Time Machine blacklist vs. whitelist

I’ve been having a very time-consuming problem with Time Machine, which could be solved if it would just let me set it up a little differently. I think what I want is impossible but I just thought I’d mention it in case I’m wrong. (BTW I’m using Time Machine version 1.3, in High Sierra i.e. macOS 10.13.6, which I think is the newest I can run on this old Mac Pro unless I added a Metal-capable video card which I’m unlikely to do.)

The problem is that I often have many volumes mounted, some from internal drives (both SSD and HD) inside the Mac, others external. The way Time Machine works, you have to specify every volume you don’t want it to back up. Which means I have to keep track of all the volumes currently mounted, and remember to make sure all of them are listed in TM’s “don’t backup this” list. (My volumes for TM to back up to are one internal and one external, but I don’t think that’s relevant here.)

I was surprised yesterday when TM started throwing errors, refusing to back up because there “wasn’t enough space” on either my internal or external backup volumes… surprised because they each had almost 100 GB free, and moreover TM normally deletes older backups as needed to make room for new ones. But it was complaining about the need for a lot of space to create a temporary cache or something like that (I don’t remember the error exactly), no mention of deleting older backups.

When I started looking inside the Backups.backupd folders (where TM keeps its backups) I was startled to see that it has been backing up some of my other backup folders (used by other backup programs I run) – TM is only smart enough to recognize its own backup folders. So it was backing up my other backups! Talk about recursion! No wonder it was running out of room so quickly, and needed gigantic temporary cache spaces.

Turns out dealing with this – fixing the problem – is very complicated; simply adding the other non-TM backup volume name to TM’s blacklist (which I’ve now done) won’t automatically delete all those older pointless backup folders. I’m working on that now, and can explain the possible approaches (and gotchas) if anybody’s interested.

Hopefully I’ll be more careful in the future, and make sure to update TM’s blacklist more frequently… but it’s a very long list. There are only two volumes I do want TM to back up – my boot volume and my main documents drive – I don’t want it to back up anything else, ever. What a PITA.

What would solve this whole mess going forward is if TM would offer a “whitelist” instead of a “blacklist” – in other words, a list of volumes I do want to back up, and ignore everything else. I don’t think this is possible, but I just thought I’d ask.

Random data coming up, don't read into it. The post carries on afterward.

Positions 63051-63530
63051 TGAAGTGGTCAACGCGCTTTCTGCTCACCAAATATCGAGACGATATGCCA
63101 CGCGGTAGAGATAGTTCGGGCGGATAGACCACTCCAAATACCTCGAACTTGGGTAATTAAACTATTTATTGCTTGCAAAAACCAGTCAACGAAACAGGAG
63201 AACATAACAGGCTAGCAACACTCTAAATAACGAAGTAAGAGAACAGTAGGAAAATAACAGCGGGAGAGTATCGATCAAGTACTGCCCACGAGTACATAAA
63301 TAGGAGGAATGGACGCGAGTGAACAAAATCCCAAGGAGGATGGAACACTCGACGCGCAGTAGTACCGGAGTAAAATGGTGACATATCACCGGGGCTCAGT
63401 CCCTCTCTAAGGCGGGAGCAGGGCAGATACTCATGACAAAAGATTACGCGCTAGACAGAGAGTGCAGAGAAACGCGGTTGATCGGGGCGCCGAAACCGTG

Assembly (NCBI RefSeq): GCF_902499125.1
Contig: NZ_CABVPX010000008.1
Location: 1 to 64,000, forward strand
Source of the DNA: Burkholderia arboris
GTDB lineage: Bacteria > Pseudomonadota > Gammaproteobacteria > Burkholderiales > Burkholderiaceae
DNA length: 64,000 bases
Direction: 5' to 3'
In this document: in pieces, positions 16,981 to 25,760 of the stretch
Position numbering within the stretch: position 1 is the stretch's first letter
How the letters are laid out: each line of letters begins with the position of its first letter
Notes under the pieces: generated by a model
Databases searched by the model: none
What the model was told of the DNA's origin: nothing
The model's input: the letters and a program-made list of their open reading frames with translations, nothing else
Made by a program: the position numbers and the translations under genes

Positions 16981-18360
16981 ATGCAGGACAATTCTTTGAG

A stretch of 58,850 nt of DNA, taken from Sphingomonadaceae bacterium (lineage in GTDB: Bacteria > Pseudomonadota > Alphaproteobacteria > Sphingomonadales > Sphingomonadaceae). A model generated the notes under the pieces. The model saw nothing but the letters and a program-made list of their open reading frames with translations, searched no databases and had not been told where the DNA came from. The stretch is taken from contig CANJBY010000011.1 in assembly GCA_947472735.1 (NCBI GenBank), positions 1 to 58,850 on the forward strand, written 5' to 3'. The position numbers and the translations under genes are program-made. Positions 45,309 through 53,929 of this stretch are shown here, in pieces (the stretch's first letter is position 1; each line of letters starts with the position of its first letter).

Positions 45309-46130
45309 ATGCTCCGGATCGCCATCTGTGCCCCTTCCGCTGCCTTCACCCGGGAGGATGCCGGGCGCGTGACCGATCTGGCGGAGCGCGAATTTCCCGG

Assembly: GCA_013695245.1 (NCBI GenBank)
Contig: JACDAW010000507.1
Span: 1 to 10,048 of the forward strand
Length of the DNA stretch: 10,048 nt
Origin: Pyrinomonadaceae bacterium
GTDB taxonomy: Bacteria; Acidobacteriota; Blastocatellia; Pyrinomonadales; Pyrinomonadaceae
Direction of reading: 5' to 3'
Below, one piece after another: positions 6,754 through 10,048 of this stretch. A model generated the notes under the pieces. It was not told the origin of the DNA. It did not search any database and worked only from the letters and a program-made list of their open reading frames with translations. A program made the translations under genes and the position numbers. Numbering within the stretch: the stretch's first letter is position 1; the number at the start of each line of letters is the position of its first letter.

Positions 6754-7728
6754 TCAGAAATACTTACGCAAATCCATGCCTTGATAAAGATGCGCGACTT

Sorry for the very-long post, but I’ve been struggling with the aftermath for two days and I’m tearing my hair out fixing this mess!

Yes, why only a blacklist? Why can’t you ask Time Machine to just back up your User folder, if that’s the only thing you are really interested in?

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There has to be a default, and the default should be “everything”. That’s how TM is marketed: all you have to do is plug in a drive and all your files will be backed up. You could argue that somewhere deep in TM’s settings there could be a “whitelist/blacklist” (are we allowed to use those terms these days?) toggle, I suppose.

This webpage seems to have a solution for Time Machine whitelisting using a shell script which I don’t understand. Maybe a shell script person can make heads or tails or it :



I don’t think so. I read his article, and his problem statement is how to script the exclusion of groups of files (specifically cascading package dependencies for software development). If I understand the OP’s request, this would be a blacklist, not a whitelist.

I also read the manpage for tmutil. There is no addinclusion command, only addexclusion. So not only is there no concept of flipping the default behavior of TM (i.e., back up everything), you can’t even say “Don’t back up any volume” (not even sure how you’d say that), but follow that with some exceptions to the blanket rule. As far as I can tell, the OP is stuck with what he’s currently doing: Making a list of all possible volumes, and ensuring all he does not want backed up are in the exclusion list.

TM was always intended to be a backup product for those folks who don’t do backups. Anyone with needs beyond that basic level need to look elsewhere.

Having said that, I use TM (once per day rather than once per hour) and have a very long exclusion list.